What you need to know about farm-saved seed from combinable crops
If you grow cereals or oilseed rape and use the harvested seed to establish a subsequent crop, it is called farm-saved seed (FSS). This guidance explains the rules, including the payments required, and provides top tips for success.
Why grow farm-saved seed?
Farm-saved seed forms a substantial proportion of the market. It delivers many advantages to farmers, such as:
- A relatively low-cost source of seed
- Control over seed quality/provenance/treatment
- Seed available for early drilling (no delays)
Top tips for growing farm-saved seed
If you plan to farm-save seed, it is worth investing a little extra in the crop. Good quality seed is the starting point in cereal production, so it is important to give seed crops the best opportunity to deliver optimum yield and quality.
Seedborne diseases of cereals
It is important to understand the quality of cereal seed intended for drilling, especially the presence of seedborne diseases. This page includes the tests and thresholds available for certified, farm-saved and organic seed sources of wheat and barley.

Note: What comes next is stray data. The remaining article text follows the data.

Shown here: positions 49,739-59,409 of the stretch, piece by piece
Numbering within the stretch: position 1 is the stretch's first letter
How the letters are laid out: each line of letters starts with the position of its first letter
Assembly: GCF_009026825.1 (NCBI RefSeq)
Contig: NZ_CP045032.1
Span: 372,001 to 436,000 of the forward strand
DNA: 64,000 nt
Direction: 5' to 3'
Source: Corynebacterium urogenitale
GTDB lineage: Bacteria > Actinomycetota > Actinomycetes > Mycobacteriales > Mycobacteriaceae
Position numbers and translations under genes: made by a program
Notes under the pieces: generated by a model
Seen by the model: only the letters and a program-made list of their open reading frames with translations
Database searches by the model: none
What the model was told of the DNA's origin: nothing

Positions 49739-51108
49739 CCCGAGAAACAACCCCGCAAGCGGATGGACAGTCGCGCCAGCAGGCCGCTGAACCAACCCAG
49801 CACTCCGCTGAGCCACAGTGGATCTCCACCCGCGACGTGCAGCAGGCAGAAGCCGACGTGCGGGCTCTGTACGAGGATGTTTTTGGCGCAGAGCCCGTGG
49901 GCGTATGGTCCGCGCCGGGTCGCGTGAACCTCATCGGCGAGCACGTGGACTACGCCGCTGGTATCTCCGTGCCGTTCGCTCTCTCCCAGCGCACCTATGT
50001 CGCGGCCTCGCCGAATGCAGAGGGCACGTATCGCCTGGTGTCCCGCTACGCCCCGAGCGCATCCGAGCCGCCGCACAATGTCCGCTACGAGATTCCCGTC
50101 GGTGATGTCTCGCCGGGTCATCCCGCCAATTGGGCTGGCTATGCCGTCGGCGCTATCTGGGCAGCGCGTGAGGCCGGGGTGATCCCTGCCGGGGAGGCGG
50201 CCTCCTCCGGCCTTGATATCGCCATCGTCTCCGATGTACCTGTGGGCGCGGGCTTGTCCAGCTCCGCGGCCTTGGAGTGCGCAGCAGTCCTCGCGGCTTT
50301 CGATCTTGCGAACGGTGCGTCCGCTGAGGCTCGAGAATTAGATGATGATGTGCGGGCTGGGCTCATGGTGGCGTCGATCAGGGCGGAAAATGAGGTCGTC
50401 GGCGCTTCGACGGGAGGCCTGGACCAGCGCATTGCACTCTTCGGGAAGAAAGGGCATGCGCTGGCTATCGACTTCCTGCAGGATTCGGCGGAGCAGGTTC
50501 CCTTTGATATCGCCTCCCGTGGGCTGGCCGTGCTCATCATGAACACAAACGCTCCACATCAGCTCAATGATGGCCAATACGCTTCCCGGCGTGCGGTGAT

Seed-health tests: Germination, viability and vigour
A crop’s development starts before growth stage 0 – with the production of seed on the parent plant. It is important to understand seed-lot health because it influences approaches to storage and drilling. Find out about the factors that affect seed health and the laboratory tests for germination, vigour and viability available.
Farm-saved seed payments
Introduced into UK law, farm-saved seed payments contribute toward plant breeding and varietal development. Made to the British Society of Plant Breeders (BPSB), payments apply to eligible varieties that have been planted on a farmer’s own land using seed harvested from their own holdings (managed as the same business). The BSPB collects royalties on FSS for oats, barley, triticale, wheat and oilseed rape, in addition to several other combinable crops. Payments are made at the point of sowing (unless already paid by a processor). Farm-saved seed must not be marketed, purchased, given or transferred to another business for re-planting.
Farm-saved seed differs from officially certified seed, which meets specific conditions and controls for sale – relating to, for example, germination capacity, varietal identity/purity and contaminant levels.
The farm saved seed legislation excludes hybrid varieties, so they may not be farm saved. Hybrid varieties produce variable offspring when farm-saved, altering their characteristics and yield potential.